Green Living

MIT researchers to produce biofuel from TB bacteria

biofuel

So far we have seen biofuels evolve from algae, used cooking oil and corn. Now researchers at MIT are getting prepared to produce it from an organism, which is similar to the type that causes tuberculosis. Headed under Professor Anthony Sinskey, the team aims to develop a strain of bacteria that produces biofuel. These bacteria work well as they are in constant need of large amount of sugars and toxic compounds to produce lipids that are capable of being converted into biodiesel.

This research is part of a bigger effort MIT has embarked on to develop biofuels using synthetic biology. The team has already achieved success in engineering a strain of bacteria that eats glycerol, while another strain can eat a mix of two types of glucose and xylose. Since the basic chemistry and biology has been sorted out, the team is now working on producing the best yields. The research will be in process for another two to three years.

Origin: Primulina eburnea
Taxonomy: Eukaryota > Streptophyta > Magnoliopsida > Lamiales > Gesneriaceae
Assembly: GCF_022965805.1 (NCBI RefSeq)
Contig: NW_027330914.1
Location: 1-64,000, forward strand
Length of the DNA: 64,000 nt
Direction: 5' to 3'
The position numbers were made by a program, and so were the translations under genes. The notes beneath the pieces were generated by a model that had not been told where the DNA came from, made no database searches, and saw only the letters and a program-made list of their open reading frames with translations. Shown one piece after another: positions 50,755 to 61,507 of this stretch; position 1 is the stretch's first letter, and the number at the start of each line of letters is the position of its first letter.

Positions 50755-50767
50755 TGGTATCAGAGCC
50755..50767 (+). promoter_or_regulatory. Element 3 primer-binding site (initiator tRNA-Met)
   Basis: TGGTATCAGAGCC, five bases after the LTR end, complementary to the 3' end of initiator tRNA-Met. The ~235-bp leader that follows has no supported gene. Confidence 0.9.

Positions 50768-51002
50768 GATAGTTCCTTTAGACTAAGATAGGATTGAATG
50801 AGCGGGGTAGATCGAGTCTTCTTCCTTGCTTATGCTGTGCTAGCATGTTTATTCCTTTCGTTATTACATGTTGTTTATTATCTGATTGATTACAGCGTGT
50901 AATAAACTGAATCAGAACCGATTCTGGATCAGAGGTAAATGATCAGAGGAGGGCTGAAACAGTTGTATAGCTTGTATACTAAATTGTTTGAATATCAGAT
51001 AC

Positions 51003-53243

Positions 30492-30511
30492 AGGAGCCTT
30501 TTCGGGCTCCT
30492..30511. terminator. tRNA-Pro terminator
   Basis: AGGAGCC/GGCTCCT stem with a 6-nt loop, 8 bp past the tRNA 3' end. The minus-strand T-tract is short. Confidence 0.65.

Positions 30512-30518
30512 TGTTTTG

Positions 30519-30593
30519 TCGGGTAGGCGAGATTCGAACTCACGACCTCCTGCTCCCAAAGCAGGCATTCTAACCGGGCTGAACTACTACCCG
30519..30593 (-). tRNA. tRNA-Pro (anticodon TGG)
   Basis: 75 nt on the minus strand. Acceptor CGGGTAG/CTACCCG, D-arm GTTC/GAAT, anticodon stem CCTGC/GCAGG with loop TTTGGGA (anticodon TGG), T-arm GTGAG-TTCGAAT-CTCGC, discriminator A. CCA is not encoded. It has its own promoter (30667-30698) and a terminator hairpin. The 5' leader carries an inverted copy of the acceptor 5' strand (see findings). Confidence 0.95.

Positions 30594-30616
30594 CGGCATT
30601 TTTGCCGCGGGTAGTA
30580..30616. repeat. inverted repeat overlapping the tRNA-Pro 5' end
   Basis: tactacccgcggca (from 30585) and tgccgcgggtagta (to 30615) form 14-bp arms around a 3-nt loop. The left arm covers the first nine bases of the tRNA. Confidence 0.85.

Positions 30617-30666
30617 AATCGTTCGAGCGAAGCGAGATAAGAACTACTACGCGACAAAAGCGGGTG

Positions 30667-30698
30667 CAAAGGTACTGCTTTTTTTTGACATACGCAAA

Via: CleanTechnica

Dr Prem Jagyasi

Dr Prem is an award winning strategic leader, renowned author, publisher and highly acclaimed global speaker. Aside from publishing a bevy of life improvement guides, Dr Prem runs a network of 50 niche websites that attracts millions of readers across the globe. Thus far, Dr Prem has traveled to more than 40 countries, addressed numerous international conferences and offered his expert training and consultancy services to more than 150 international organizations. He also owns and leads a web services and technology business, supervised and managed by his eminent team. Dr Prem further takes great delight in travel photography.

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